The Panorama programme emphasised the length of an assessment and stressed that a 40-minute interview cannot cover all the information which is needed.  
While that is true, an assessment could be several hours long and still be a bad or inadequate assessment and still not have all the elements which are important. The NICE (National Institute of Care Excellence) guidelines on ADHD names the essential parts of an ADHD assessment.  
I will explore in more detail what these are and what this means in practice: 
A full developmental history 
This does what it says on the tin! It is the story of how you as a human being have grown and developed through your life from the year dot up to the present moment. It will cover your birth, how and when you reached key milestones as a baby and young child, including walking and talking, your family background, physical health as a child and adult and your experiences with learning and at school. It will include your work history and how you spend your free time. 
The Panorama Programme on 15th May raised a number of questions: 
• Who can diagnose ADHD? 
• What should an ADHD assessment include? 
• How should questions be asked in an ADHD assessment? 
• What counts as an ADHD symptom? 
I’m going to explore each of these questions in a separate blog. 
“Do I need to tell my GP that I’m having a private ADHD assessment?” is a question that I’m frequently asked. 
Many people who have a private assessment and receive an ADHD diagnosis, chose to take medication. They will therefore see a private specialist prescriber, usually a pharmacist or psychiatrist, for a medication assessment and a few follow up appointments. When the medication has been optimised and is working well, most people are referred back to the care of their GP through what’s called a “Shared Care Agreement”. From this point onwards, your GP prescribes the medication, like any other NHS prescription. Your GP needs to have a copy of your ADHD assessment report, and to know they can trust the conclusions of the report and the diagnosis.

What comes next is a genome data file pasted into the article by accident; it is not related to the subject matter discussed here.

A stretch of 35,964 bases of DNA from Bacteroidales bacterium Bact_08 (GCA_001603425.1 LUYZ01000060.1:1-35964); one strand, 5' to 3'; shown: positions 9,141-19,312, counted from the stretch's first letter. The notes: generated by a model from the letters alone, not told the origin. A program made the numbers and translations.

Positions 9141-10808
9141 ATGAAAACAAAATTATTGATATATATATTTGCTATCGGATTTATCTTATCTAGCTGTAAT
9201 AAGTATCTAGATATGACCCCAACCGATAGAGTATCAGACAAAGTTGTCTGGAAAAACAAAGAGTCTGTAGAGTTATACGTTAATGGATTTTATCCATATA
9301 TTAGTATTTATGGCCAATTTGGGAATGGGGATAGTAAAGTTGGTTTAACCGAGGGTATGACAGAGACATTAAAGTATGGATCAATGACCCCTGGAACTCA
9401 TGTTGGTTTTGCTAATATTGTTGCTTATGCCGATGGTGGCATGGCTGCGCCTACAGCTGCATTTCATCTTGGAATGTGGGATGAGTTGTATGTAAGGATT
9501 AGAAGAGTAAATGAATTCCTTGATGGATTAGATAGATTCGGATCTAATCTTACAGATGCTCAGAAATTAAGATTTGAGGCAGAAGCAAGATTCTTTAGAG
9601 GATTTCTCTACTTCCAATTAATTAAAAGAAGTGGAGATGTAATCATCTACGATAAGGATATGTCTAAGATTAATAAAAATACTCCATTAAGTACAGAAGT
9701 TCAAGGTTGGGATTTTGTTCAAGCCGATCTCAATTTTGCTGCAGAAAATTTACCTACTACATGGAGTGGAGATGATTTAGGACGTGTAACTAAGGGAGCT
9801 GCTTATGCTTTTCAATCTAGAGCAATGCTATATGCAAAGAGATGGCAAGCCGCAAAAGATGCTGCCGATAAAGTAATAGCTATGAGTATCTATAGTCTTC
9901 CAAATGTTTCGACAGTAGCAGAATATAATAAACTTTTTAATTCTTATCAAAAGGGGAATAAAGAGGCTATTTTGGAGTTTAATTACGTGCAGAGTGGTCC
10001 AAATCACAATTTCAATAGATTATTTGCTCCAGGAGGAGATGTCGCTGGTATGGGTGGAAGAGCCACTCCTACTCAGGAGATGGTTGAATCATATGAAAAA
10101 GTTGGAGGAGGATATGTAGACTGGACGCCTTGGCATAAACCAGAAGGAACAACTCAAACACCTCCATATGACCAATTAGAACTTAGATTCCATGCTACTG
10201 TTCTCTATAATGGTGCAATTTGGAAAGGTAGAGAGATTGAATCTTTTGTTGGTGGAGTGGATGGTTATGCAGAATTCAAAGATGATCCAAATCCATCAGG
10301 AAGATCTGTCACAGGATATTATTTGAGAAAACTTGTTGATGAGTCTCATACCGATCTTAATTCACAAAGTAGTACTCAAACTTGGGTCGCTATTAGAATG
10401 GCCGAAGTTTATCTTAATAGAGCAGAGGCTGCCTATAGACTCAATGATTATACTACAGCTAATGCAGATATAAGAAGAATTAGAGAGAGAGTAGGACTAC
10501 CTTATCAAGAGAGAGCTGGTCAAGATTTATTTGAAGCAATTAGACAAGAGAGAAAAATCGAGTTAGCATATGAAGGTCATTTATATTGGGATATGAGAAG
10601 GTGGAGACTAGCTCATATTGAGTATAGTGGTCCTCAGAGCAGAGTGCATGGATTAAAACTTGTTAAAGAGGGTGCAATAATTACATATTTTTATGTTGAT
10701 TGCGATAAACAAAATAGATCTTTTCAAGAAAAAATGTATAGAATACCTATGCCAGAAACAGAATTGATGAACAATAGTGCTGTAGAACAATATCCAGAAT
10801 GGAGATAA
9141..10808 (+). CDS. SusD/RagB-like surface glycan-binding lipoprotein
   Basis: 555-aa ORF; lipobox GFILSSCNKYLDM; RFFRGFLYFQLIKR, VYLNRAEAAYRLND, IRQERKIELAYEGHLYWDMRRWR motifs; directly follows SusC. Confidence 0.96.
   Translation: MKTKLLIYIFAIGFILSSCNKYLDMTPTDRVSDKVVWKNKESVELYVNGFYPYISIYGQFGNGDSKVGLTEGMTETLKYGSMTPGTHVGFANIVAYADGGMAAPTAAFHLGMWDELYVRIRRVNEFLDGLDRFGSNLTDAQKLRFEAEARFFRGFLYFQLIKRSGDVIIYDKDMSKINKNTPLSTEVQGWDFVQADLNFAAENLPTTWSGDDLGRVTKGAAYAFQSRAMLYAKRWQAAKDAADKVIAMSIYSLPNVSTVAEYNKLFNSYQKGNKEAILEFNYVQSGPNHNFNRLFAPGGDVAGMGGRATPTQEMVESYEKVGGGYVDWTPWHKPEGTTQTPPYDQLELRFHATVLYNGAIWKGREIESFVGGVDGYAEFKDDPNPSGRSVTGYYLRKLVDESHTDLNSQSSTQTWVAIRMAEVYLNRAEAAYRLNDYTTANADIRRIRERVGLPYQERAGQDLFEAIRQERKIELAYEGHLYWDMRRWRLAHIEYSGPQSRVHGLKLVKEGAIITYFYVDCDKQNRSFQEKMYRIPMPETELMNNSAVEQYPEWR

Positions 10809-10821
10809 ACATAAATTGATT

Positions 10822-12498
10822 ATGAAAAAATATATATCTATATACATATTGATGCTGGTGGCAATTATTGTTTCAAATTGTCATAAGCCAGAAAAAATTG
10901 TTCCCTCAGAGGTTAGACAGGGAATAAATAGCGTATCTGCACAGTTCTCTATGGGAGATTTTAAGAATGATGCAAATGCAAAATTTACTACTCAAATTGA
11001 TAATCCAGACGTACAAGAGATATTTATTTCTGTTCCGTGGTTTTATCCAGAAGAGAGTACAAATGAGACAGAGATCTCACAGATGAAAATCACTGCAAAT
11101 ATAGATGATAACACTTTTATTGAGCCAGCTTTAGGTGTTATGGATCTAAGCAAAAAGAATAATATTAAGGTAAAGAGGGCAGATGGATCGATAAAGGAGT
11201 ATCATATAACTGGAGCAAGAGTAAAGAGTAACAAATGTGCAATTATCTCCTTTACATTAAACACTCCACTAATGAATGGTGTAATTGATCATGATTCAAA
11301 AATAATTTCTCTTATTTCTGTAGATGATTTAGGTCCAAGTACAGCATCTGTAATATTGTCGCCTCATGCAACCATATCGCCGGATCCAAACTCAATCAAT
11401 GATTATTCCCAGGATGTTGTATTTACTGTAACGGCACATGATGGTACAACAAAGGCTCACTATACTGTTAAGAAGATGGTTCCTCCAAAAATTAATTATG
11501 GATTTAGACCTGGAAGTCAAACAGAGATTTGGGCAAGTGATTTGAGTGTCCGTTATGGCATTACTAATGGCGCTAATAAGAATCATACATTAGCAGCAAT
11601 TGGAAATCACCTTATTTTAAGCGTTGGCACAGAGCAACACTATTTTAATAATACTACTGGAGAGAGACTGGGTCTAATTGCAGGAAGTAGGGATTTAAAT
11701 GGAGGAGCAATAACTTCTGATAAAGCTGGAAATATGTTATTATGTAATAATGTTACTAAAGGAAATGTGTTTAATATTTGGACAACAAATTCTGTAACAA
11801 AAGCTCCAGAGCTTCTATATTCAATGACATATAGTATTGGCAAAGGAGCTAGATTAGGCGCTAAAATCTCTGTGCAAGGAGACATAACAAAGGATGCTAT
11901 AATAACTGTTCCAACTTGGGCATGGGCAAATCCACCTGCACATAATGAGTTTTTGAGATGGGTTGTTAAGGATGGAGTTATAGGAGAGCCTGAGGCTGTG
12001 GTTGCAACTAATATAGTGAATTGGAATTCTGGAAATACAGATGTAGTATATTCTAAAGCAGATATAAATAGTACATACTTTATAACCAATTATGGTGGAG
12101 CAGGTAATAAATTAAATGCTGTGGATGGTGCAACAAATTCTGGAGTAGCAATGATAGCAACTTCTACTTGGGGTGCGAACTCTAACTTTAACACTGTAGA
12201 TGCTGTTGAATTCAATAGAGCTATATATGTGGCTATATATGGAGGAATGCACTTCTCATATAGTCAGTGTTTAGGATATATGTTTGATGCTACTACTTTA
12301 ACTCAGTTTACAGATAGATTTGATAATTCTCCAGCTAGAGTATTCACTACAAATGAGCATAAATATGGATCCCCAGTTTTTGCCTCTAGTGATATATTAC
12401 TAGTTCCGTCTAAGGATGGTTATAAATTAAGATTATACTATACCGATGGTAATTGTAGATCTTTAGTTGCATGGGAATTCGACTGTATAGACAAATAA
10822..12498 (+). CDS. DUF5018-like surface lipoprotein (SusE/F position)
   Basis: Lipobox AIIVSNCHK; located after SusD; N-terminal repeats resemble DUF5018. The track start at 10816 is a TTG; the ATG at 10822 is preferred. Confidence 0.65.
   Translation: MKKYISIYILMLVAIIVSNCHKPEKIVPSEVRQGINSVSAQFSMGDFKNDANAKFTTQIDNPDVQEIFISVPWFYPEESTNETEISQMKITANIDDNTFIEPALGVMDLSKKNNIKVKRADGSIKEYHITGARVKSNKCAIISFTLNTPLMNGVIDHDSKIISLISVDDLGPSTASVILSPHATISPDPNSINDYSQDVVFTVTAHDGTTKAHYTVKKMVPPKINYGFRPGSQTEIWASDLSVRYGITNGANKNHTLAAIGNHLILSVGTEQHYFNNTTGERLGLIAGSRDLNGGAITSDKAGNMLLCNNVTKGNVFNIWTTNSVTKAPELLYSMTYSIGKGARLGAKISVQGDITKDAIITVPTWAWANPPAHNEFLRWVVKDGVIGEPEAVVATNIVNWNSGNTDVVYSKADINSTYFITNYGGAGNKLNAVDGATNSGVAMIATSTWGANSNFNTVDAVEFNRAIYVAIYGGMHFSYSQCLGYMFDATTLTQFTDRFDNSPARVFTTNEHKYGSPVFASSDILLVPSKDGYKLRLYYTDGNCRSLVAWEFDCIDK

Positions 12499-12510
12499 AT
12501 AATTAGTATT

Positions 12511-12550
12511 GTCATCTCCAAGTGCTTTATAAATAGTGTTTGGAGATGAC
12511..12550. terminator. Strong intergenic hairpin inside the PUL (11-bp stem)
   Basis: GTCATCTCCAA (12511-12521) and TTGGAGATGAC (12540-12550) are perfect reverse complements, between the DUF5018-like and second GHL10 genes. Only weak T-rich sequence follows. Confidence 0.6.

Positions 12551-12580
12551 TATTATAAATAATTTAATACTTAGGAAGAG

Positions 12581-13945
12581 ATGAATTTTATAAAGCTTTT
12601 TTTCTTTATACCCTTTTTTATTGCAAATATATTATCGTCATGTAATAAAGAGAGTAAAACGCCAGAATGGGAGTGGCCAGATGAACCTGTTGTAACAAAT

I’m very skilled at producing a shockingly loud whistle. I’m good at this because I spent hours and hours practising when I was about nine years old which probably wasn’t very relaxing for my family. By repeating the skill, over and over and over and over again, I developed pathways in my brain for making a loud whistling noise.  
I recently discovered, when I had to attract the attention of someone a considerable distance away from me, that I can still do it, even though I haven’t done it for several years.  
When you are learning a new skill, such as whistling, your brain is laying down a pathway. Like sheep tracks, the more you walk that way, the more you practice the skill, the clearer the path becomes. In the brain, chemicals called neurotransmitters, help make and develop these pathways. 
Is ADHD a Disability?: A frequently asked question 
ADHD is a neurodevelopmental condition which can be diagnosed in childhood. For the majority of people, it will continue into adulthood. It involves specific changes in the brain which can be observed scientifically. For a person to be diagnosed with ADHD, they not only have to have symptoms – problems with attention and/or with being impulsive and hyperactive – they also have to show that their symptoms are having a significantly negative impact on at least two areas of their life such as their: 
work or life at school or university 
leisure time 
family life 
self-confidence and self-image 
social life 
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